Dec 14, 2009

Chimera 100M

This past weekend was the first annual Chimera 100-mile endurance run. With 48000' of elevation change (24K up and down), this race has an impressive elevation profile, and if there's a second (and third, etc.) annual event, this race will almost certainly build a reputation as being one of the more difficult 100-milers in the country. And, it doesn't hurt when it attracts a mega name, in ultrarunning circles, Karl Meltzer.

This course is near and dear to my heart because it is located only a 20-minute drive from where I grew up in San Juan Capistrano, CA. We lived in the shadow of Santiago Peak, locally known as Saddleback Mountain. This race climbs over the Santiago Peak.

Check out this thing I dug up from over ten years ago (!!). Santiago was the first non-trivial mountain I ever climbed.

Anyway, I was talking to my parents on the phone on Friday, and I brought up this race because it's still close to where they live. They suggested that it might be canceled due to weather. Yes, rain is unusual in Southern California, but come on - it takes more than a little (or even a lot) of rain to cancel a 100-mile ultra. There are only a few days per year when this peak gets snow (there are only a few peaks in Southern California high enough to get snow, and this is probably the lowest of them), and when I found out that there was snow up there this weekend, I got really excited.. and told my parents about how that wouldn't cancel it either. After all, I've seen (and been) races with truly nasty conditions that weren't canceled. And check out the weather/snow in some of the scenes from my favorite ultrarunning video:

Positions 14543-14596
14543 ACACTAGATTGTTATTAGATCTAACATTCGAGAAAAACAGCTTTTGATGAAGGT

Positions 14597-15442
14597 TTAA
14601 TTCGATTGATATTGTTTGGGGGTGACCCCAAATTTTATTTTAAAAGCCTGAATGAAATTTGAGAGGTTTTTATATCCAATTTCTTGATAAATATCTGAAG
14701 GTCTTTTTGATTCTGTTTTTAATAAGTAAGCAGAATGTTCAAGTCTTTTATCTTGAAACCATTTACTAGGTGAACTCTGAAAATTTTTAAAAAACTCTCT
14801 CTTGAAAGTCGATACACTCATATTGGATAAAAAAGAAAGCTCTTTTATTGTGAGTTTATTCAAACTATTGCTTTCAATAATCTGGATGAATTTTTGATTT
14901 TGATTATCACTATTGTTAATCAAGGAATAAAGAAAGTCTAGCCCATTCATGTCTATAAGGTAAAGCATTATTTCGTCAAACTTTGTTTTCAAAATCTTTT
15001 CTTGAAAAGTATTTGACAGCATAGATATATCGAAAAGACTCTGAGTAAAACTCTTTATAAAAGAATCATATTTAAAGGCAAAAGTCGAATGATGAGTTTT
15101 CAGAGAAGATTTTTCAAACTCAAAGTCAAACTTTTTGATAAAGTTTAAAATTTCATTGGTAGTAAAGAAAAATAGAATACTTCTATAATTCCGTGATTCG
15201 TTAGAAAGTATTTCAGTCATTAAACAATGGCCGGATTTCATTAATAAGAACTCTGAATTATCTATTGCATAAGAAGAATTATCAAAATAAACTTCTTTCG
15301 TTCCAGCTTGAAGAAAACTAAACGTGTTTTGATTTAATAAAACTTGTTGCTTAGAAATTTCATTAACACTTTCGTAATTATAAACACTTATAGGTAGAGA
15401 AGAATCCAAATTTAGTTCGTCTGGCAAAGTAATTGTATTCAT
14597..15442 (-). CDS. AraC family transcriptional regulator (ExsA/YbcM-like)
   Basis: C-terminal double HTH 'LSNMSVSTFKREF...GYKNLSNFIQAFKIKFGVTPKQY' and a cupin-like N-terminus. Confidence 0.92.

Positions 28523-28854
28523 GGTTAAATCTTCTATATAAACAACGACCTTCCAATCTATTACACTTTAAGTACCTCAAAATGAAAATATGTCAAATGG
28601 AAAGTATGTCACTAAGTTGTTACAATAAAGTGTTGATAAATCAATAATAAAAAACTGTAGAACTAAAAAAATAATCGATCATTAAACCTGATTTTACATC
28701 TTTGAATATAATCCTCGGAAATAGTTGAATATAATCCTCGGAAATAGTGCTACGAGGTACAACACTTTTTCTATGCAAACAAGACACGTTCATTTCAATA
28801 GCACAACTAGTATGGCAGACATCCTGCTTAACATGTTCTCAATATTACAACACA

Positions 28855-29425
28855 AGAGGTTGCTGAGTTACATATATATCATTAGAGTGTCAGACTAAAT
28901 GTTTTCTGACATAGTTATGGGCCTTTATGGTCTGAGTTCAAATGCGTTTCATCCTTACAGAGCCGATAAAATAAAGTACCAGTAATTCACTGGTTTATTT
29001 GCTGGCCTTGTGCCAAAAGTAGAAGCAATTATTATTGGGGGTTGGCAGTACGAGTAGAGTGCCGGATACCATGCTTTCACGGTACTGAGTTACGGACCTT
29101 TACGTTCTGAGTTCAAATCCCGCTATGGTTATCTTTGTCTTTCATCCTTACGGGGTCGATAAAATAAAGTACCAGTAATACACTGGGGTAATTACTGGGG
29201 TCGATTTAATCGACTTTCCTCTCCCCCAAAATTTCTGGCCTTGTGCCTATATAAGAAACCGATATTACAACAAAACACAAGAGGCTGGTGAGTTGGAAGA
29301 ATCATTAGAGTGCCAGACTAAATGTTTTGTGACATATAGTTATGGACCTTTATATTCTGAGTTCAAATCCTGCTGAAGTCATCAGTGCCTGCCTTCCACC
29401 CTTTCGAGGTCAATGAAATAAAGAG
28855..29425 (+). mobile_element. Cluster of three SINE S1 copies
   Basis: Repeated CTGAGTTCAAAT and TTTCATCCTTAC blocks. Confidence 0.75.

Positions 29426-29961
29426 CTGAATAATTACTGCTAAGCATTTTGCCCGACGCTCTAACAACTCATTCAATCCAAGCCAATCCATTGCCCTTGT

(if you can't see the video above this line, please click here to view it.)

However, in an incredible event of bad luck, Chimera was indeed canceled but not due to rain or mud. Apparently, two aid stations set up along the ridge were torn apart by 50-mph wind. Given the climate of the area, it can't be more than a one or two-day per year event that would give sufficient reason to cancel this race. However, when Meltzer (who is in the above video in some of the nastier conditions) agrees with the decision to cancel, you know it must have been nasty as hell up there.

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